Hong Kong legislators to resign, US threatens extra sanctions | China

Hong Kong’s opposition lawmakers, seen as representing the moderate voices for democracy in the China-ruled area, are expected to formally resign on Thursday in protest at the dismissal of four of their counterparts on “national security” grounds as the US warned of further sanctions .

Her departure will be a severe blow to the political and civil liberties that Hong Kong was granted when it returned to Chinese rule in 1997 after Beijing introduced national security laws on June 30 after mass protests for democracy.

“This is yet another example of the Chinese Communist Party trampling on the remnants of democracy in Hong Kong,” said Chris Patten, the city’s last British governor, in a statement.

“Once again, [President] Xi Jinping’s regime has shown that it is utterly hostile to democratic accountability and those who want to stand up for it. “

The move will mean that the 70-member LegCo will consist almost entirely of pro-Beijing politicians who will allow them to pass China-favored laws without opposition. Beijing loyalists are already guaranteed a majority in the mini-parliament, as only half of the seats are directly elected.

The Chinese parliament passed a resolution on Wednesday allowing the Hong Kong authorities to expel lawmakers who are deemed a threat to national security or who are disloyal to Hong Kong without going to court.

Shortly thereafter, the local government announced the disqualification of four members of the congregation who had previously been banned from re-election because the authorities decided that their declaration of allegiance to Hong Kong was not sincere.

Silence critics

Rights group Amnesty International said the disqualifications were “another example” of Beijing’s attempt to silence dissent.

“Using a framework established in Beijing and implemented by the Hong Kong government, these lawmakers have been banned from the city’s legislature for daring to express views the government agencies do not want to hear,” said Yamini Mishra, Amnesty regional director for the Asia-Pacific region said in a statement.

“This is a politically motivated attempt to legitimize the repression of opposition legislators. Ultimately, it is a move that increases the deterrent effect on freedom of expression, association and participation in the political process in Hong Kong. “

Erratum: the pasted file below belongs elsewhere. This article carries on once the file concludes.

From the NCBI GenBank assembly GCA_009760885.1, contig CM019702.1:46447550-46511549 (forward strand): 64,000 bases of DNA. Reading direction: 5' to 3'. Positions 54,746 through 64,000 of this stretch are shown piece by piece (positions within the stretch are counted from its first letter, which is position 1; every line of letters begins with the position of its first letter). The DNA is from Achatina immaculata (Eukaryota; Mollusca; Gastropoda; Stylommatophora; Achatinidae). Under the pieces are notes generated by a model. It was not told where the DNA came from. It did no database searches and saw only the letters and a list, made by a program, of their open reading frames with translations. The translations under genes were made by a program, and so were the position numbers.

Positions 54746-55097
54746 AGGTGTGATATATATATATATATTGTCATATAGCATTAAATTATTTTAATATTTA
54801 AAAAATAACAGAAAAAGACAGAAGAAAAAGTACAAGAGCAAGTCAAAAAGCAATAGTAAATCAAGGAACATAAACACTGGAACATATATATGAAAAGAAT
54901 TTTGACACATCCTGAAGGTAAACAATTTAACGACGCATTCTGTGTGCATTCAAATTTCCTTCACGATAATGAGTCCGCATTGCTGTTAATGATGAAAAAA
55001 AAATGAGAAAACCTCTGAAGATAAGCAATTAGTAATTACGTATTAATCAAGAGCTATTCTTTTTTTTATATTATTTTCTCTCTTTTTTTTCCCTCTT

Carrie Lam, the territory manager, insisted that the disqualifications were not only “reasonable and necessary” but also legal.

Hong Kong’s General Manager Carrie Lam defended the disqualification of pro-democracy lawmakers as legal and “necessary”. [Tyrone Siu/Reuters]“We have doubts about their ability to do their jobs. Of course, if they are unable to comply with the Basic Law and support Hong Kong, then they are not qualified as legislators, ”she said, referring to the city’s mini constitution.

Robert O’Brien, the US national security advisor, said the move showed that the Chinese Communist Party (CCP) had “blatantly violated its international obligations.”

“One country, two systems are now just a fig leaf to the CCP’s growing one-party dictatorship in Hong Kong,” said O’Brien, adding that the US would continue to “identify and sanction those responsible for wiping out Hong Kong’s freedom are responsible “.

British Foreign Secretary Dominic Raab said the deportations were an attack on Hong Kong’s freedoms.

Germany, the holder of the rotating presidency of the European Union, and Australia have also condemned the move to disqualify pro-democracy politicians.

Expansion of political influence

The disqualifications underscore how Beijing managed to expand its political influence over the city when Hong Kong people took to the streets to demand that China keep the promises it made when it took control of the city in 1997 Territory recaptured from Great Britain.

The Hong Kong government postponed the general election in September by a year, citing the coronavirus pandemic. In the district elections a year ago, after a period when the mass protests that began in June had become increasingly violent, pro-democracy candidates swept the board.

From the left, Dennis Kwok, Kenneth Leung, Kwok and Alvin Yeung were expelled from office on Wednesday for “endangering security” and for not being patriotic [Billy H C Kwok/Bloomberg]Earlier this month, during a legislative meeting in May, police arrested eight other pro-democracy lawmakers for chaotic brawls.

In 2017, a court disqualified four pro-democracy lawmakers, including Nathan Law, for changing the oath of office during their swearing-in ceremony. On Twitter, Law, who applied for political asylum in the UK when the national security legislation was passed, described the new disqualifications as “another obvious example of the CCP’s political repression.” Disgusting.”

In 2016, two independent lawmakers were kicked out of office after pledge allegiance to the “Hong Kong Nation” and were later banned from office by a judge. Shortly before this decision, Beijing rewritten the Basic Law to oblige those who wish to hold public office to “sincerely and solemnly” declare allegiance to China.

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